Picture of the Week
The kind of matter and energy we can see and touch – whether it is in the form of atoms and molecules, or heat and light, only forms a tiny proportion of the content of the Universe, only about 5%. Over a quarter is dark matter, which is totally invisible but whose gravitational attraction can be detected; while over two thirds is dark energy, a force that pushes the Universe to expand ever faster.
How to build a satellite
19 August 2013
UCL’s Mullard Space Science Laboratory is one of the key facilities in the UK’s space programme. Involved in space science and spacecraft design since its foundation in the 1960s, MSSL has played a central role in many missions that have become household names.
One area being pioneered by MSSL today is the construction of smaller and lighter scientific payloads for satellites. The prototype in this photo is for an electron detector which will make measurements of space weather such as solar flares and coronal mass ejections. These can have substantial impacts on communications satellites and the Earth's upper atmosphere.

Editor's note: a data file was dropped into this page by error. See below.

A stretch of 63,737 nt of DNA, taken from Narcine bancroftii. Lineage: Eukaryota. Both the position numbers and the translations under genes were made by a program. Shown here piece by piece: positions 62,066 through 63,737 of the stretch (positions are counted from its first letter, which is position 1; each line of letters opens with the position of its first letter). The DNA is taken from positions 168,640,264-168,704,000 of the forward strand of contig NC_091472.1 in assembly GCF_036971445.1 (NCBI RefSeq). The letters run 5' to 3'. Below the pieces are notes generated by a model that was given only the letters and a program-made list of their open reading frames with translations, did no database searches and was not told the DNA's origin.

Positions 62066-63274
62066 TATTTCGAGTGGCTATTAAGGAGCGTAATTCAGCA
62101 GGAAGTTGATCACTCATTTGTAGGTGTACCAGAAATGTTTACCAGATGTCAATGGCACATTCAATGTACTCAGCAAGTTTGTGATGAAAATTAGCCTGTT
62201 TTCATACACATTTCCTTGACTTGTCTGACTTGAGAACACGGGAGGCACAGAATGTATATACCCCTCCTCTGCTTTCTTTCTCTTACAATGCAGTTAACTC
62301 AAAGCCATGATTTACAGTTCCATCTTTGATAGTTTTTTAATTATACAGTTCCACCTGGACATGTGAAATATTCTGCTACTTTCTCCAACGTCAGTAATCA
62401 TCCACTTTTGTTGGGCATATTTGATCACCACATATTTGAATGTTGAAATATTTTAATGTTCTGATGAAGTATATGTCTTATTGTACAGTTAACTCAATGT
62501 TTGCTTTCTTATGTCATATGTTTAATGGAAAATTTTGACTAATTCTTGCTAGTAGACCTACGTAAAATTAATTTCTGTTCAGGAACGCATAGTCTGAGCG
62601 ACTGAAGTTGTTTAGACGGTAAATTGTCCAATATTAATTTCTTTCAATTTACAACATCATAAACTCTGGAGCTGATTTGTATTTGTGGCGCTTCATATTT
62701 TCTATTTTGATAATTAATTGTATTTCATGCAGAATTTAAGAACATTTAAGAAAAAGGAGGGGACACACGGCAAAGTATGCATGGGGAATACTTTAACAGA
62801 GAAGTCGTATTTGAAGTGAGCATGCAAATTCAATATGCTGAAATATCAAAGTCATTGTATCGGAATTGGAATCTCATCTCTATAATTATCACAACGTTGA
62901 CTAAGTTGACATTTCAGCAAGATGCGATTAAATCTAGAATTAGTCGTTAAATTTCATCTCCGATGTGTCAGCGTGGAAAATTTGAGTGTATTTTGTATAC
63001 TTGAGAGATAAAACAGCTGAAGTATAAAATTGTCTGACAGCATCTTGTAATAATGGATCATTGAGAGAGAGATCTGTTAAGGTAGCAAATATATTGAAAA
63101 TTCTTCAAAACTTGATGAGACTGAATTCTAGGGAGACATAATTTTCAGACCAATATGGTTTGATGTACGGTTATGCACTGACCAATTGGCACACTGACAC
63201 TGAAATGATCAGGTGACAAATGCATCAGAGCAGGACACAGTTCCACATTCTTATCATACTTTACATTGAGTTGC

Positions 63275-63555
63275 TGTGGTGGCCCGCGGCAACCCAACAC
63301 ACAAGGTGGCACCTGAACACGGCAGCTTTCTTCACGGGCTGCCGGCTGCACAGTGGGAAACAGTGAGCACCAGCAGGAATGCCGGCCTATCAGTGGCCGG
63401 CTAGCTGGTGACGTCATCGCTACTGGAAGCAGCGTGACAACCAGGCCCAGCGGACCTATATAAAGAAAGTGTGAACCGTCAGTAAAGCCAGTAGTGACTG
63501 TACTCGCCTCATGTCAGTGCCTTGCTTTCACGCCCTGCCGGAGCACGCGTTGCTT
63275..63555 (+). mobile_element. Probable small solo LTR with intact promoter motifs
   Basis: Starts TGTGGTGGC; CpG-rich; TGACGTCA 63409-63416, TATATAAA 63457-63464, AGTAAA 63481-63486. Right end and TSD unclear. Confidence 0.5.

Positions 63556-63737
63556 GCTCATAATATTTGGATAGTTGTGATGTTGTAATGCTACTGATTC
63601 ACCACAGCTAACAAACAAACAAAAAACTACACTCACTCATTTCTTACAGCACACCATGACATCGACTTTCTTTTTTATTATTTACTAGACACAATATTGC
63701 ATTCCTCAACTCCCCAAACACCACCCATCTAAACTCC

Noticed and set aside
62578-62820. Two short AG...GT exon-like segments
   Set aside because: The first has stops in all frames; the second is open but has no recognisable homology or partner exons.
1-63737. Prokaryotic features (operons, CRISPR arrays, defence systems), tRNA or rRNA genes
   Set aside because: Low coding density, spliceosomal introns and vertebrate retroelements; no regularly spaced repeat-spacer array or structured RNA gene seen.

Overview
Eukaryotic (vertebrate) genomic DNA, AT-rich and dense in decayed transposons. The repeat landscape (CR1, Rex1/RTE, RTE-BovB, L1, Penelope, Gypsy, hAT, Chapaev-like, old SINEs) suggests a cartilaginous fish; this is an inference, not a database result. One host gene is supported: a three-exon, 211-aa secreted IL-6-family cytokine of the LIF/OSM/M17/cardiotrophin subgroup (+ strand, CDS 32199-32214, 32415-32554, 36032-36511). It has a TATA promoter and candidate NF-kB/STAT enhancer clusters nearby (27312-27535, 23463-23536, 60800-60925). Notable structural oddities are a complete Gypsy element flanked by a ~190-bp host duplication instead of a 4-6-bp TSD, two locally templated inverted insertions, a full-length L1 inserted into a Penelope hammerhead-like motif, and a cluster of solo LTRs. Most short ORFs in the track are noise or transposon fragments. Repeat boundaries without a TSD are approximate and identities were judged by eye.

The detector is the small disc-shaped instrument mounted on
the square metal chassis; holding the device is detector physicist Dhiren Kataria, who leads
MSSL’s miniaturisation efforts.
In this image, the sensor is attached to a CubeSat chassis, just 10cm along each side. The small size, low weight and standardised shape makes the CubeSat design a popular choice for low-cost space missions, as they can easily piggy-back on other launches.
The detector is about to be tested in a cold vacuum in the
chamber in the background, which will simulate the conditions present in low
Dhiren Kataria photo credit: O. Usher (UCL MAPS)
Vacuum chamber photo credit: M. de la Nougerede (UCL MSSL)
High resolution images
Scientist holding CubeSat and electron detector
Inside the vacuum chamber
These images can be reproduced freely providing the source is credited
Page last modified on 29 may 13 14:10